The Nigeria Judicial system has remained embattled for sometimes now, simply because the Nigerian people feel betrayed by the way and manner the body has conducted itself in the adjudication of justice lately. In fact, the belief out there is that justice in today’s Nigeria is for the highest bidder, no matter the offence committed. If this is truly the situation, the question is; where lies the hope of the common man whose rights and privileges deserve to be protected in the court of law? Democracy is not just word of mouth, but indeed a system of governance, anchored on law of the land.
This implies therefore that a society whose set of rules are not rooted in the spirits and letters of the law, but instead arbitrarily interpreted, certainly must fail and her people doomed! This is why all eyes are on the judiciary whose role to the survival of our democracy is indeed very crucial. It is on record that Nigeria Judicial system currently is going through turbulent times, owing to recklessness on the part of some judges who throw caution to the wind.
The suspicions on the courts rather increased after the conduct of 2023 general elections whereby citizens felt their voices and votes were suppressed. Again, from the recent pronouncements of some judges, the courts appear to have played the role of the Electoral College on matters wherein they are supposed to be neutral. However, the restoration of the mandates of the candidates of the New Nigeria People’s party (NNPP), Abba Kabir Yusuf of Kano State and his counterpart, Caleb Mutfwang of Plateau State by the Supreme Court, earlier sacked by the Appeal Court, in many ways, have rekindled hope, and brought some kind of sanity to the Judicial system once again.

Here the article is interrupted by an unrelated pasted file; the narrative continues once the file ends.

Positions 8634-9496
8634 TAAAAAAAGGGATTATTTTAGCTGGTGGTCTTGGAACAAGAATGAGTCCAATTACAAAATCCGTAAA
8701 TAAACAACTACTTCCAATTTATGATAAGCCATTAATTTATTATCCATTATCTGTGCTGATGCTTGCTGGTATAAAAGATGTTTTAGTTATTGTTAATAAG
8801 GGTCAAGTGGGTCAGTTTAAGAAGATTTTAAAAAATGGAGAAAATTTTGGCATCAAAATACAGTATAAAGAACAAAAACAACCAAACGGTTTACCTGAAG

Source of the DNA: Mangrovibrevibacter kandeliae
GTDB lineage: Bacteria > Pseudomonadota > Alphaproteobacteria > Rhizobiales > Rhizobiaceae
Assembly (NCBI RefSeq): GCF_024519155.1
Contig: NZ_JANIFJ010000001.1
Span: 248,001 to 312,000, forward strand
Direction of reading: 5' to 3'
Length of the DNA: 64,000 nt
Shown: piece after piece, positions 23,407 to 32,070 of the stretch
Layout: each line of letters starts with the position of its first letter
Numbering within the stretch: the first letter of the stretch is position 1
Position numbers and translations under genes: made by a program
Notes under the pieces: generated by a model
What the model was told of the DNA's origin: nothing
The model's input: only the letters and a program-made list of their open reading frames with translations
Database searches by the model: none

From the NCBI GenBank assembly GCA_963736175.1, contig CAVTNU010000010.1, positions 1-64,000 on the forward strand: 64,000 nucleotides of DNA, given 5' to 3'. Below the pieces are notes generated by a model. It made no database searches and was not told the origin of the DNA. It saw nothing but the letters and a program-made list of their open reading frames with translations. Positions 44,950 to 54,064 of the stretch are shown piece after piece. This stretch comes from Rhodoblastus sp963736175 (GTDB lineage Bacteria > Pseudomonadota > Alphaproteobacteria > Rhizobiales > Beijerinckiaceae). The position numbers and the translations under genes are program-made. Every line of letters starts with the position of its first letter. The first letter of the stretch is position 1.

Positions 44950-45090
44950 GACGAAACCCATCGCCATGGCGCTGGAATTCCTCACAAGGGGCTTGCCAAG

With the mandate of Plateau governor now restored, Nigerians are equally waiting to see what would be the fate of the twenty-one National Assembly members from the Senate, Federal House of Representatives and State House of Assembly equally sacked by the Court of Appeal last year, owing to what it called lack of political structures and pre-election issues in Plateau State; while also the people of Nasarawa and Kebbi States anxiously await the decisions of the Apex Court in their respective electoral matters that may come at a future date. It is baffling that our justice system has gone so bad with compromises here and there.
In fact, testimonies abound where retired judicial officers publicly confessed what judges do at their various courts. It is also in Nigeria that we come to realise that judgement can be influenced, at least to favour friends and acolytes. It is also worrisome that some people are promoted to the position of Judges without the requisite knowledge and experience. The question is, why are we having challenges in the judicial system all these years? Earnestly, more work has to be done to pull back the temple of justice from the brink of collapse. Nigeria is too sophisticated to accommodate those who know next to nothing, yet, they sit on the throne of judgement.
The celebrations of the people of Kano and Plateau States and the entire nation over the judgement of the Supreme Court shows that government should beam her searchlight on the lower courts and their conduct to avoid throwing the country into confusion. The craze for giving people the position they do not merit just to demonstrate allegiance to a political party is anti-democratic. This should not be entertained further in our body polity if indeed, we should make progress. We call on those in charge of our justice system to rise up and defend our hard-earned democracy without compromise, going forward.
We also admonish the Apex Court to stand firm at this crucial moment of our country, to defend and interpret the constitution of the land, without fear or favour. This is the only way our democracy can be nurtured and protected. Those judges found to be twisting the law, based on unfounded technicalities that have resulted in suspicion of the verdicts of the courts and its officers should be called to order to give peace a chance.